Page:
Within the last few decades, as the Occident started turning towards the yogic science for new inspiration in life, side by side the necessity to find a proper guru who could impart this knowledge was being felt by more and more people. Of course it is very easy to purchase a book on hatha yoga and follow the instructions but this is an impersonal method, and most people find it unfulfilling. Therefore, even in the Occident, people are starting to become aware of the guru tattwa.
In ancient days knowledge of every science, trade, etc. was only had by word of mouth from guru to chela, or master to disciple. Though every aspect of life concerning the empirical and spiritual worlds was recorded in the four Vedas, the tradition of oral tuition continued, and is still very much alive even today in India. In early times before any written knowledge had been collected, it was up to the disciples to memorise perfectly the teachings of their gurus. As time went on, the disciples decided that it was necessary to write down the precious knowledge they had imbibed.
The modern system of teacher and student cannot be compared to guru and disciple because it lacks one vital element: the guru tattwa. In India the guru is considered as more than a teacher. When the common layman comes in contact with any guru, he is full of inner respect towards him, whether the guru's appearance and manners are cordial or not. He accepts the guru in a physical form, because he understands that it is only the outer shell of the inner enlightened soul and consciousness.
As people are delving deeper into the yogic science, the practices of hatha and raja yoga are becoming well known. Many adherents have heard about swara yoga but when they search for a book pertaining to this science they find nothing available. Even in India it is the same. If you want to learn the science properly you have to find the swara guru.
In India many people still have knowledge of swara yoga. It is not difficult to acquire a general understanding of the science, but those who practise it are not willing to disclose their knowledge to just anyone. Even if you refer to the original texts, you will have difficulty understanding the symbology and terminology used.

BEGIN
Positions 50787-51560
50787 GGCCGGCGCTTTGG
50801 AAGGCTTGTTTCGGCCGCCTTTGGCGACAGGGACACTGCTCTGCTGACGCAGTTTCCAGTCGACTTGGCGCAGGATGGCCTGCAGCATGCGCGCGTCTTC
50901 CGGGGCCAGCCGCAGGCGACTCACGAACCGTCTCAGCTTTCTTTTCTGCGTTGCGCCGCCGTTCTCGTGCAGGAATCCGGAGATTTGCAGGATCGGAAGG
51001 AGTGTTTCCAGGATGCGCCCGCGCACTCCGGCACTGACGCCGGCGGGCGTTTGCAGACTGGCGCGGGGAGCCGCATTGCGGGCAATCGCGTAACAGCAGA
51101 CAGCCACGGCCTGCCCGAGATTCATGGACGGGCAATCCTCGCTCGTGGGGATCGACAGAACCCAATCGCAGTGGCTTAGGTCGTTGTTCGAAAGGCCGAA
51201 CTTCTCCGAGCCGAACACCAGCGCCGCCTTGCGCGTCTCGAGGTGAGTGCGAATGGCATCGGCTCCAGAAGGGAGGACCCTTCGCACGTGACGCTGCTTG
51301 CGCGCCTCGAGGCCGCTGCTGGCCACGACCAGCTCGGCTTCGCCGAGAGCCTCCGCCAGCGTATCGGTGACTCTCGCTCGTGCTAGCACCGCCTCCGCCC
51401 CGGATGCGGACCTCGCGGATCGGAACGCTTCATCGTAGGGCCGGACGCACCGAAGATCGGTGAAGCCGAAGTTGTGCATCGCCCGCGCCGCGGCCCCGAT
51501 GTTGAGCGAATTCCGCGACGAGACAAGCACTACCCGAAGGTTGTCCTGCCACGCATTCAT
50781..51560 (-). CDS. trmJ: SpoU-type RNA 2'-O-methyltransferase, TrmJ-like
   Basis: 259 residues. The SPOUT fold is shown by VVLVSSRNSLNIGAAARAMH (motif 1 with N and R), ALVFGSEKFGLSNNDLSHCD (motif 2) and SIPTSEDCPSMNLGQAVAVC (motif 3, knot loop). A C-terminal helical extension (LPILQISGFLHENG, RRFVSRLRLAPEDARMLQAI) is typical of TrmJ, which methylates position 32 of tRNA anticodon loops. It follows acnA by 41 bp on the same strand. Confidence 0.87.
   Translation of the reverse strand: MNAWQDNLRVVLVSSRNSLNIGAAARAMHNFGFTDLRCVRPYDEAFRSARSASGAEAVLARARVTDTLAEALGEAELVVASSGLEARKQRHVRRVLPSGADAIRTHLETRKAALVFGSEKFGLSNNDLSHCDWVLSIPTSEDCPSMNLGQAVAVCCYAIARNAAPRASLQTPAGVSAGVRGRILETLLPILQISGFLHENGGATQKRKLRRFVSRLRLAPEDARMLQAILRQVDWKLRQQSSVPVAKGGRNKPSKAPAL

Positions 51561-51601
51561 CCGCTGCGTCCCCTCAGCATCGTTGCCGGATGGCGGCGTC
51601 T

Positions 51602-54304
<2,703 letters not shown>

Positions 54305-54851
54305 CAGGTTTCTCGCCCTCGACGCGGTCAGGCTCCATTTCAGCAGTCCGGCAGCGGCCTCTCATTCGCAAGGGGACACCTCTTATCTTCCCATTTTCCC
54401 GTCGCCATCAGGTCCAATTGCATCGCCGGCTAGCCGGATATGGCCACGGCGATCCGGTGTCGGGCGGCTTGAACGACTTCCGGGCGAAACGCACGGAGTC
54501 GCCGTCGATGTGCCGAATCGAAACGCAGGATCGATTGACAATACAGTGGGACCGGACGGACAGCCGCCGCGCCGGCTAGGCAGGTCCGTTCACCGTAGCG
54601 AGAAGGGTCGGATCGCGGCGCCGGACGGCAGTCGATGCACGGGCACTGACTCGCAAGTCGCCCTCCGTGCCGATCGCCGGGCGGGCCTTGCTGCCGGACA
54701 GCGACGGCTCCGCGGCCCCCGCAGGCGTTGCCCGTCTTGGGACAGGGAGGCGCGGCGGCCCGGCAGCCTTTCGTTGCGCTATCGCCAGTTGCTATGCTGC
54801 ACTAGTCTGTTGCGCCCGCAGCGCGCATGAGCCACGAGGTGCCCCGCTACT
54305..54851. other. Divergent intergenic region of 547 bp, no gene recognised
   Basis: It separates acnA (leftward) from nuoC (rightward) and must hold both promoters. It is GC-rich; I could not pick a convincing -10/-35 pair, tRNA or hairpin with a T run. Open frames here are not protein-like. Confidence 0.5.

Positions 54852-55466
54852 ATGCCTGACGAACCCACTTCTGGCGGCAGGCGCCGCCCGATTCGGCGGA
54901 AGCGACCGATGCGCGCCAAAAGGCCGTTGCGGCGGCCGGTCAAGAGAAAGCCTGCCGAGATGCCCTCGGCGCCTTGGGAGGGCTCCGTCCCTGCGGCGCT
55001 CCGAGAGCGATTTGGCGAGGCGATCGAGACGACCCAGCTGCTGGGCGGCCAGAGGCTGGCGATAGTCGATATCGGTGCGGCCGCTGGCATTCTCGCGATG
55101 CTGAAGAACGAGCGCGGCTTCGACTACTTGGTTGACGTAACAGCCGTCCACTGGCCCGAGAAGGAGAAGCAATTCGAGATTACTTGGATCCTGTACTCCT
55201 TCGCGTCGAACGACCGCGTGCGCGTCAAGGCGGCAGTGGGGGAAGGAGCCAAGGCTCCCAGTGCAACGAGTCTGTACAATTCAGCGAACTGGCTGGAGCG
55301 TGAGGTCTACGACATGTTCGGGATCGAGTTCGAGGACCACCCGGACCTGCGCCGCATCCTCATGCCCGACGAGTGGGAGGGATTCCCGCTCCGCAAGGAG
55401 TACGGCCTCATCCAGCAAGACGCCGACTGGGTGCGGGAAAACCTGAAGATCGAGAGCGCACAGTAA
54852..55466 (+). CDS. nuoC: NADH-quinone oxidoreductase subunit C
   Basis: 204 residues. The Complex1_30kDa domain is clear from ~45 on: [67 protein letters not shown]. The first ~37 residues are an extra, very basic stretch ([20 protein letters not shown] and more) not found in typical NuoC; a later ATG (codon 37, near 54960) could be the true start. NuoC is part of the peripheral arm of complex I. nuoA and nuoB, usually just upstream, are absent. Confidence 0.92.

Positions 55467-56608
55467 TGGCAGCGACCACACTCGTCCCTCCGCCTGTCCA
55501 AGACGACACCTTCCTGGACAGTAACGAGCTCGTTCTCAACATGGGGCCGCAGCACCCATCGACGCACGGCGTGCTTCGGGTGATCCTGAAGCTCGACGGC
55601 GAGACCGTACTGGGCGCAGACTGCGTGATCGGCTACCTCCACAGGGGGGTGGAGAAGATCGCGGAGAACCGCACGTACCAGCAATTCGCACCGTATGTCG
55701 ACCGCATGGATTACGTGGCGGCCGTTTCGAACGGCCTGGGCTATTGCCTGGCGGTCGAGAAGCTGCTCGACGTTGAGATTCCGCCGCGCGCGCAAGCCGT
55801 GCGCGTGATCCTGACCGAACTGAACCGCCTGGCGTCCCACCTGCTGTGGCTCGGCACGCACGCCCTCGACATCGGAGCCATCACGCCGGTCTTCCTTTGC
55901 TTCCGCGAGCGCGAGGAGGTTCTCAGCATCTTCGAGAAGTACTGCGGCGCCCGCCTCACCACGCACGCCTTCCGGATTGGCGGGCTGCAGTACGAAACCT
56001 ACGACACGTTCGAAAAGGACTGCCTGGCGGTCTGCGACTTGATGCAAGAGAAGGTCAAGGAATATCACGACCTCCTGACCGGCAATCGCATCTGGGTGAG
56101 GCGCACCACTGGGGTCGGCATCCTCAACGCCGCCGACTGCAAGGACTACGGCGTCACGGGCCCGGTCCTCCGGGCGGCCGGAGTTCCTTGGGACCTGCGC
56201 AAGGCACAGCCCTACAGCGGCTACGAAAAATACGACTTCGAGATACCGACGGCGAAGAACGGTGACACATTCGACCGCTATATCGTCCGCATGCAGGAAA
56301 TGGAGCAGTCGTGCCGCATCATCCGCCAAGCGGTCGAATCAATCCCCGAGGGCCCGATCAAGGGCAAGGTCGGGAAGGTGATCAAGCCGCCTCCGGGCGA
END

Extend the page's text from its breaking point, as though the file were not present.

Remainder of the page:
Due to this, the Sanskrit texts are sometimes misinterpreted. So it is not completely effective to learn only from the scriptural references. If you are going to seriously delve into swara yoga, it is safer and easier to try and find the guru who can initiate you into the science. This is exactly what the Shiva Samhita (3:9) states: "Having received instructions in yoga, and obtained a guru who knows yoga, let him practise with earnestness according to the method taught by the teacher."
In this modern day, it is rare to find the swara guru, and initiation into the practices is kept more secret than other tantric initiations. It is not just for the sake of being secretive, or to keep some valuable treasure exclusive to India alone. The sages had a very logical reason for withholding from the general public those sciences which rapidly expand the consciousness by increasing the pranic and mental capacities.
In the past these specific branches of tantra were kept secret because people frequently misused the techniques in order to gain greater power for selfish and destructive motives. Many suffered on account of this. But worse than that, the reputable science of tantra and yoga was defamed. Therefore, we should not consider any branch of the yogic science as dangerous or corrupt, but the correct purpose for which it is meant to be used must be kept in mind. For this reason, since ancient times, such techniques as swara yoga could only be learned under the tutelage of the guru.
An important question arises from these considerations. What is meant by the 'spiritual' intentions of swara yoga? The term 'spiritual' has nothing to do with religion or mysticism or anything in the spirit world. If your concept of spirituality has any of these connotations, then it needs some alteration. 'Spiritual' implies transformation of the lower mind so that it becomes capable of perceiving subtler and higher realms. When the transformation occurs, experience of another, all encompassing and all knowing mind existing in the substratum of every living and non-living thing is perceived. It operates something like a main radio station sending signals to smaller substations and radios. But it is only after the consciousness has undergone a certain stage of evolution that the higher mind can be realised. This is the experience of the 'inner guru'. So, if you desire to awaken the vast dormant area of your brain through swara yoga and experience the higher consciousness, then you will have to find an evolved and enlightened person, who has already undergone such an experience.